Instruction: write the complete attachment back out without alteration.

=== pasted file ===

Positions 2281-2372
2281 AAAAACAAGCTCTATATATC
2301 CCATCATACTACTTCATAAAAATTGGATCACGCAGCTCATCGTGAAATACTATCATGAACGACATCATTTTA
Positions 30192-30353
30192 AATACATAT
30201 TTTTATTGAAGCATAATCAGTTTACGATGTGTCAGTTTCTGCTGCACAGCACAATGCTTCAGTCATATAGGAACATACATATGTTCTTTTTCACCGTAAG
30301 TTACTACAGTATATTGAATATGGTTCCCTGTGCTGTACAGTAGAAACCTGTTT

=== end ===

Positions 2281-2372
2281 AAAAACAAGCTCTATATATC
2301 CCATCATACTACTTCATAAAAATTGGATCACGCAGCTCATCGTGAAATACTATCATGAACGACATCATTTTA
Positions 30192-30353
30192 AATACATAT
30201 TTTTATTGAAGCATAATCAGTTTACGATGTGTCAGTTTCTGCTGCACAGCACAATGCTTCAGTCATATAGGAACATACATATGTTCTTTTTCACCGTAAG
30301 TTACTACAGTATATTGAATATGGTTCCCTGTGCTGTACAGTAGAAACCTGTTT